RAF Museum, Cosford, Shropshire
This RAF-run museum houses a large collection of aeroplanes and linked items, such as engines, and includes some historically significant pieces, like the world’s oldest spitfire. It has good facilities, including car-parking, a shop and a café, and is free to enter. Furthermore, it has good access and disabled facilities and, at least during half-term, activities aimed at children.
We as a family visited the RAF Museum to tie in with a project at our son’s school on planes and flying. We assumed it would provide an informative history of the human endeavour to fly, with many early models of aeroplanes to view. It has also won a Tripadvisor certificate of excellence for 2014, which we felt would weigh heavily in its favour.
Sadly, we forgot that it was owned by the RAF. The museum was less of a history of flight than of a collection of machines – and missiles – brought together for one purpose only: propagandaBiased and misleading information used to promote a political cause or point of view.. In a celebration of death and war, each missile was ranked for greatness on how many kills and direct hits it had made, with many testimonials coming from the likes of the Israeli army. There was plenty of information available and, from an engineering perspective, this may have been accurate and informative. However, from a historical perspective this was heavily biased, and ill-informed. Granted, it was well-presented, with a cinema piece on the Cuban missile crisis, for example. However, it was so selective with the facts, which were presented in such a distorted way, that I marched my children out of the cinema area half-way through the film. We walked around the hangars firstly with shocked, and then simply deadened, expressions, and it is rare we have been so glad to leave a place.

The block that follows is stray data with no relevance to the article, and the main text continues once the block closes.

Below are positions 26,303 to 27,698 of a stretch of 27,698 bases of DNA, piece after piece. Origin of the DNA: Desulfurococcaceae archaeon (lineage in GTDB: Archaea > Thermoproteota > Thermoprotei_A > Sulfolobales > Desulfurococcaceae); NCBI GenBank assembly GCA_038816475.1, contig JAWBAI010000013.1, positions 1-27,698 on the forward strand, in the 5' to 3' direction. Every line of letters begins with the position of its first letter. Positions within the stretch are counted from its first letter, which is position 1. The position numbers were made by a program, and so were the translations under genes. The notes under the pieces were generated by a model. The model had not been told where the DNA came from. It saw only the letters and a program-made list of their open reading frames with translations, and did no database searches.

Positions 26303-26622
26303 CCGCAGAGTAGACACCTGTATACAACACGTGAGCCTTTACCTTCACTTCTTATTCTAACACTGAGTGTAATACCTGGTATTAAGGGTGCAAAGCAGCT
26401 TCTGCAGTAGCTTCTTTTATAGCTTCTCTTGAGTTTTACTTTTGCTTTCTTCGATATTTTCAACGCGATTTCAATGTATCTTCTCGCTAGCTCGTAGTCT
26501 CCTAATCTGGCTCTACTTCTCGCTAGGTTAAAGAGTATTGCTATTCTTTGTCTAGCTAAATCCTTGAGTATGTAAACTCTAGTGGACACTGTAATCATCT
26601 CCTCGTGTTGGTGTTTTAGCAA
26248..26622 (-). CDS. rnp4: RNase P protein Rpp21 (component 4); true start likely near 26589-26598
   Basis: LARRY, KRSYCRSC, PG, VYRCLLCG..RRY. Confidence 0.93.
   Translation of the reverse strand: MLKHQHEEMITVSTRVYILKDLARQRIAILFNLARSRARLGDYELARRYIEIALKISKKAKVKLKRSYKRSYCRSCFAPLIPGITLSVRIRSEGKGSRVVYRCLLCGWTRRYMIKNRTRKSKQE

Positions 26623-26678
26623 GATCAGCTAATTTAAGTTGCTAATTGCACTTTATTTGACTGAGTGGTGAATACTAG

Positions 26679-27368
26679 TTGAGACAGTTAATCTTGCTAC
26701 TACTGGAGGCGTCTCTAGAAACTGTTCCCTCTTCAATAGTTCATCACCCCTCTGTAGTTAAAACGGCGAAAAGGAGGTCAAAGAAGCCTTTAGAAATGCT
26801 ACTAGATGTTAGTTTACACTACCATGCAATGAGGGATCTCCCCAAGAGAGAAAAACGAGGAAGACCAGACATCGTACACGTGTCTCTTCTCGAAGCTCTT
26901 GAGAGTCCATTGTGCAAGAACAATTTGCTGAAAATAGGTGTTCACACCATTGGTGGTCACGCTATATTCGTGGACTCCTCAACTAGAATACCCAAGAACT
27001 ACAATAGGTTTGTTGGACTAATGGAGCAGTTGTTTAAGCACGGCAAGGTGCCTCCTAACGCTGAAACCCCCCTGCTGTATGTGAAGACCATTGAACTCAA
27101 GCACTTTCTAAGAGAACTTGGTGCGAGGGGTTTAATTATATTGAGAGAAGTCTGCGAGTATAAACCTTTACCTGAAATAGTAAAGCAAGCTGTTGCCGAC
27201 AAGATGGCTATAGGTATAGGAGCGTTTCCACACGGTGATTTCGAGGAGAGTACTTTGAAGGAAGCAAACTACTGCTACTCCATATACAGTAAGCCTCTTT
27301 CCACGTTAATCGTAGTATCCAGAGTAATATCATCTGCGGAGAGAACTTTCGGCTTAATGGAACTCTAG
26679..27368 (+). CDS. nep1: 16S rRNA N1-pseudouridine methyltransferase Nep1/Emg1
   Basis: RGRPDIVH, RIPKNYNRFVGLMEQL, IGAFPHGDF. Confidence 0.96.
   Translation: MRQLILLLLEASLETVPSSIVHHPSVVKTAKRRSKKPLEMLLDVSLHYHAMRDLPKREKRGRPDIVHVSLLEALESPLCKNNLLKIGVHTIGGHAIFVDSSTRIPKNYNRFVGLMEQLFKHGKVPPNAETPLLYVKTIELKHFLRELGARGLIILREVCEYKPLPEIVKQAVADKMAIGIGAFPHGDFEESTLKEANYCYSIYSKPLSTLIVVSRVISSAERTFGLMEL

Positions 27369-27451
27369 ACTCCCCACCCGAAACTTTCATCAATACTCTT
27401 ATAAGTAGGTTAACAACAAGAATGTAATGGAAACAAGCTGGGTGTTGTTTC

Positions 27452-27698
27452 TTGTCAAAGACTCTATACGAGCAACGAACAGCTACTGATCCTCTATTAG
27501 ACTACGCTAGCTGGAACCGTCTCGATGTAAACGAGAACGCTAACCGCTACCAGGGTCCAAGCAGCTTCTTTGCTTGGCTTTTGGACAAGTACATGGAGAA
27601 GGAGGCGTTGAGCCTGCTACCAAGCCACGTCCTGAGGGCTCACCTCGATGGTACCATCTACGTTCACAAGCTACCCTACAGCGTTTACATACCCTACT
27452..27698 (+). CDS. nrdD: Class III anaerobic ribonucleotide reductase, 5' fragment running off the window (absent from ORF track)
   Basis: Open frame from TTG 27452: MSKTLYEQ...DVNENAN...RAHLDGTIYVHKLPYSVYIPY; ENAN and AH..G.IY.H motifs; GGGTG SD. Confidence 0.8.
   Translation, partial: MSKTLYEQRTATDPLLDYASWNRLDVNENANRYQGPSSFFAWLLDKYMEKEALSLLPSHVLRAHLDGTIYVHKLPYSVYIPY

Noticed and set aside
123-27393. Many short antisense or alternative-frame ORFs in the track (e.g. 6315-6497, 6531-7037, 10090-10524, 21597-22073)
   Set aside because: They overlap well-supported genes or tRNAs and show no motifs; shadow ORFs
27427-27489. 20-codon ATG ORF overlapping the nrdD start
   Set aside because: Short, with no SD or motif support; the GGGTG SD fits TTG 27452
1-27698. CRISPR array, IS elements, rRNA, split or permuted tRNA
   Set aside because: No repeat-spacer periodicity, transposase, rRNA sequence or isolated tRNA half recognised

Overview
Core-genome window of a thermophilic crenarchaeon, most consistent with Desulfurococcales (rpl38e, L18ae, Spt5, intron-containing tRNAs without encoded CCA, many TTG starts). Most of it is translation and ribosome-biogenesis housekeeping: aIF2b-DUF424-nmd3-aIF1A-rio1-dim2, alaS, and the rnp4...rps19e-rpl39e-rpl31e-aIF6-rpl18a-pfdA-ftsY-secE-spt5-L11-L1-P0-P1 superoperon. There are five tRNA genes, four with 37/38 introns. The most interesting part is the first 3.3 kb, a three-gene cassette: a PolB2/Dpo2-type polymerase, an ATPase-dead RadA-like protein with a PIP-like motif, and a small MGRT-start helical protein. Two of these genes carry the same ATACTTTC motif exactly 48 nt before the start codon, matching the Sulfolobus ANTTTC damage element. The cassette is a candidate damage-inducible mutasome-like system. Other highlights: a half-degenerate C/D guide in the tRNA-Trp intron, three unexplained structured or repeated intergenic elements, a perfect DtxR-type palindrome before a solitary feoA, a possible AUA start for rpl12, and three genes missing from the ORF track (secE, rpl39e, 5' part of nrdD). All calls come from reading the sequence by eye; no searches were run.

All I can say about this place is, unless you are of a particularly military bent, don’t go. And certainly don’t go for historical purposes.
To find out more about visiting the RAF Museum at Cosford, click here.